It’s been a rough month at Real Change. While electronic paper sales through Venmo have shot up and gifts to our Vendor Relief Fund have helped people cover the basics, our vendors are desperately awaiting the day they can return to work.
“It feels like a paid vacation,” says Lisa Sawyer, “except I’m not getting paid.” After getting back into housing last spring, she worries about how long she can hang on, even with Seattle’s moratorium on evictions.
“Last month, I was two days late on rent and my landlord waived the late fees, so I’m good for now,” said Lisa. “But I’m worried about May. Everything I’m able to scrounge is going to food and rent. We’re all just trying to make it.”
Donald Morehead, a longtime Ballard vendor, is also struggling. Like many Real Change sellers, Donald is on a fixed Social Security income and can’t make ends meet without paper sales.
“I’ve always appreciated the help,” he said, “and now that I’ve learned I can’t do without, I appreciate it even more.”
Life for Donald has been pared back to the bare essentials. “I don’t drive because I really can’t afford the gas. I’m cutting back on my own food so I can feed my service dogs the way they’re used to. There’s a lot that I’m paying attention to now that I didn’t have to before.”
While payments from the Vendor Relief Fund and Venmo sales have made a big difference, Donald worries about the future if stay at home extends much longer.
“I’ve been off the streets thanks to Real Change for seven years,” he said. “I don’t think I could handle going back again. I just don’t have the emotional capacity for that.”
Darrell Wrenn, a top-selling vendor in Issaquah, misses his customers at the PCC. The store manager tells him that they miss him too.
“I’m doing fine,” he said. “Not selling papers puts a big dent in my income, but I’m OK for now. I’m hoping to ride this thing out.”
While Darrell is hopeful for himself, he worries about others who are more “on the edge” and the “catastrophic” economic impact of continued high unemployment.
Susan Russell, another longtime Real Change vendor who sells at Ken’s Market in Greenwood, sees that impact at her Phinney Ridge food bank job. For both herself and others, the isolation and loneliness of life under quarantine has taken a big toll.
While the Phinney Neighborhood Association Hot Meals Program continues to operate out of Greenwood Senior Center and St. John’s United Lutheran Church, the coronavirus has changed everything.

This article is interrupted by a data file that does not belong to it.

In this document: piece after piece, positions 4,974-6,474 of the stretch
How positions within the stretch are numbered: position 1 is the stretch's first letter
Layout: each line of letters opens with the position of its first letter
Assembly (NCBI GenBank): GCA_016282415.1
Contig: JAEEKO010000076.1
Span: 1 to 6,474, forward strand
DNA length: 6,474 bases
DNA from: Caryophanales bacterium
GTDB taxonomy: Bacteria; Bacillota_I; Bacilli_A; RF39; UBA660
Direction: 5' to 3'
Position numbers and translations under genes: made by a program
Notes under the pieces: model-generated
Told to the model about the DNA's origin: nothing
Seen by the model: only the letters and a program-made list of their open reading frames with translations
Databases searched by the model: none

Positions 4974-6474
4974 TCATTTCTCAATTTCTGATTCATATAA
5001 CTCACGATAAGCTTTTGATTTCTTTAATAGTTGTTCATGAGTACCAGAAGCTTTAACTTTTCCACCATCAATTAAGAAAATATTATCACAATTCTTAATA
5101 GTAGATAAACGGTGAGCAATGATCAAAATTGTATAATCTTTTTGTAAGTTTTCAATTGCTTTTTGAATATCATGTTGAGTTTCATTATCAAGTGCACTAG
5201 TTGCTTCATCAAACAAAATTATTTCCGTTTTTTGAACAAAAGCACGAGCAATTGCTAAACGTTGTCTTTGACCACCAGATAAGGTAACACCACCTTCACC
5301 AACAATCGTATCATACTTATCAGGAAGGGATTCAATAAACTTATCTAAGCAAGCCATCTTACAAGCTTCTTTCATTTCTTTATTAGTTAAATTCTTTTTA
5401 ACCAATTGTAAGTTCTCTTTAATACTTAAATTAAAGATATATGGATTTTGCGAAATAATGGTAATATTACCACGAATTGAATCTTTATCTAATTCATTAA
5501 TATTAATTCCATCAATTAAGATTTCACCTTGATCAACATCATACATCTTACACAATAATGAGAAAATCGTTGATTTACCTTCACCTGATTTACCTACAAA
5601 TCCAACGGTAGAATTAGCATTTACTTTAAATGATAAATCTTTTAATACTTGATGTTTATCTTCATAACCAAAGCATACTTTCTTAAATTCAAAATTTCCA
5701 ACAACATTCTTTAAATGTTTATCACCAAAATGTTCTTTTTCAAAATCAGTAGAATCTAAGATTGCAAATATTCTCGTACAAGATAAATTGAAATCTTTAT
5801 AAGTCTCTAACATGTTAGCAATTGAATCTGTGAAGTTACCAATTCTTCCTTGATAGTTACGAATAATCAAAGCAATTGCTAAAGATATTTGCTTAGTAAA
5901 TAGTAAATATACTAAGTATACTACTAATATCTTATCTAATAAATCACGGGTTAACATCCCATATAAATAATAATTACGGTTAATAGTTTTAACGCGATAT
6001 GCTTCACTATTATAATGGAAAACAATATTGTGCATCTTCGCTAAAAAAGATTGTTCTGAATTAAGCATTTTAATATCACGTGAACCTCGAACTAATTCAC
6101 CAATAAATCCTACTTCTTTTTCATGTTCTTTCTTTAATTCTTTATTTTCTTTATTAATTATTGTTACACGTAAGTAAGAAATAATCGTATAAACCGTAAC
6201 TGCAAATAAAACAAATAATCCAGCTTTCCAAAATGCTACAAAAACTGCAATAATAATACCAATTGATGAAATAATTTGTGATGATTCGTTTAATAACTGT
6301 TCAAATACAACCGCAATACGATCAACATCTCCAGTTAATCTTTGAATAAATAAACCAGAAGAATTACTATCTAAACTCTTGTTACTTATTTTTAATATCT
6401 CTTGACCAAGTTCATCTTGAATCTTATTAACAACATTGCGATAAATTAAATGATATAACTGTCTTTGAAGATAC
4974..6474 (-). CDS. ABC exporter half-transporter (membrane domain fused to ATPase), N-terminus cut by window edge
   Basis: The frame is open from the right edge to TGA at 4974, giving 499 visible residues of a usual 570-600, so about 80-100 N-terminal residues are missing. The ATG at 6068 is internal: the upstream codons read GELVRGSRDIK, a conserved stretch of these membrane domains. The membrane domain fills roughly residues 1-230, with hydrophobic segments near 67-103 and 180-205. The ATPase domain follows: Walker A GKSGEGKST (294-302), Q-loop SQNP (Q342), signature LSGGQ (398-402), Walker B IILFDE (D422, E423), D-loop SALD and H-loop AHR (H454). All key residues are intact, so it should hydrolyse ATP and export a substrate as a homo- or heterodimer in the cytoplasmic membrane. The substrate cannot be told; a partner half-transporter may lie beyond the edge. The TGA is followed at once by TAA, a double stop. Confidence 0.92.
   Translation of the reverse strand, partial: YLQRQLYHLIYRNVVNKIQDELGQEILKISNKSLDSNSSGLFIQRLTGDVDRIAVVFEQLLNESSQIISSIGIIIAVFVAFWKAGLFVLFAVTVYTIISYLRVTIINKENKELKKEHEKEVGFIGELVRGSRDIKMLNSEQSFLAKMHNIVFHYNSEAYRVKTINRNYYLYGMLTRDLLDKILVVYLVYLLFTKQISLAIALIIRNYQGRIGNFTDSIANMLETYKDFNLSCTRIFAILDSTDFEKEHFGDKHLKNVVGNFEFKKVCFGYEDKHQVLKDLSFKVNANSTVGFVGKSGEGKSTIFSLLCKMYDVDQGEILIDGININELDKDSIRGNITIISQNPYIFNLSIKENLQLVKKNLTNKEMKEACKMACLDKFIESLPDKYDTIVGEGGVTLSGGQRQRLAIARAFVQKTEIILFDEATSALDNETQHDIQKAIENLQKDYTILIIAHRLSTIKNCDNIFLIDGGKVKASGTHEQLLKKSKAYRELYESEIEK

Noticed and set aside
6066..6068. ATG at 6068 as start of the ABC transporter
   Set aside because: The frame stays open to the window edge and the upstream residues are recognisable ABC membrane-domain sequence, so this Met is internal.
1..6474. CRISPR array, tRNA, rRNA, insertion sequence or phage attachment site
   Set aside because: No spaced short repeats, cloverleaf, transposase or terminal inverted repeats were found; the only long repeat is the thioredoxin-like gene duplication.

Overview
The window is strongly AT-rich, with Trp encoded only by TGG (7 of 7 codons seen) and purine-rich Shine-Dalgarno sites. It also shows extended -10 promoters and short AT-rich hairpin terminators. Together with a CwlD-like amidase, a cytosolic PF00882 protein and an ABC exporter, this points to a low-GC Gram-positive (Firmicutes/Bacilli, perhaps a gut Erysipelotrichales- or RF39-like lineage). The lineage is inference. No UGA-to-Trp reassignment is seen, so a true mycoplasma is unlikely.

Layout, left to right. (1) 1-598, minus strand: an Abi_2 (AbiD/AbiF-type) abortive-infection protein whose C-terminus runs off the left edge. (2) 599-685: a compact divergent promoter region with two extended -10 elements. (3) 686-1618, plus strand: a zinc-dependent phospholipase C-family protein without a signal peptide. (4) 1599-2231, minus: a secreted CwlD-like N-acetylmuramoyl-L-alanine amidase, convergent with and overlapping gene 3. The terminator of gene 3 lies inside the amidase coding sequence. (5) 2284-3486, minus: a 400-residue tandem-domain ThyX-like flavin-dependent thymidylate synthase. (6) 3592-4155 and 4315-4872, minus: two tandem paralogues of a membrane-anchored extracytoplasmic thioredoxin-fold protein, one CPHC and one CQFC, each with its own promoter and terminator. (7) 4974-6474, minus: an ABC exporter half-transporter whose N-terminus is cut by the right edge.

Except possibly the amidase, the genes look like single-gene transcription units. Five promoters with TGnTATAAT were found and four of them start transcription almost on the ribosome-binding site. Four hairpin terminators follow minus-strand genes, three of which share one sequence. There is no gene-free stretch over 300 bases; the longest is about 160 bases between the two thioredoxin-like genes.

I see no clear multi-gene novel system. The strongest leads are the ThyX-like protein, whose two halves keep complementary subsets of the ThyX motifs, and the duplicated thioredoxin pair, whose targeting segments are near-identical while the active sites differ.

“People come in one at a time and get handed a meal to take away. We’re in masks and gloves, and socially distanced,” Susan said. “They want to talk, but I have to exercise the protocol and keep the line moving. It’s breaking my heart.”
Susan and her helpers are taking food bank meals to people on the street after work. “Everyone here is going above and beyond,” she said. “I remember eating out of the garbage and know how important this is.
“I’m lucky. I still have my job. It’s hard to make my bills and I’m at risk, but the hardest part is the loneliness, and not being able to connect to people who need that so much.
“I’m really hurting from the loss of community. The hugs that Real Change brings feed my soul. I cry myself to sleep at night missing everyone.”
While Susan has received some very generous support through Venmo, she encourages her customers to help all the vendors by giving to the Real Change Vendor Relief Fund. “What we’re doing for the vendors is just so important. We’re all going to help each other get through this together.”
You can contribute to your favorite vendor through Venmo while street sales are suspended.
Instructions and a list of vendors by location are here.
Contributions to the Vendor Relief Fund may be made at bit.ly/VendorRelief.
Tim Harris is the Founding Director Real Change and has been active as a poor people’s organizer for more than two decades. Prior to moving to Seattle in 1994, Harris founded street newspaper Spare Change in Boston while working as Executive Director of Boston Jobs with Peace. He can be reached at director (at) realchangenews (dot) org
Read more in the Apr. 15-21, 2020 issue.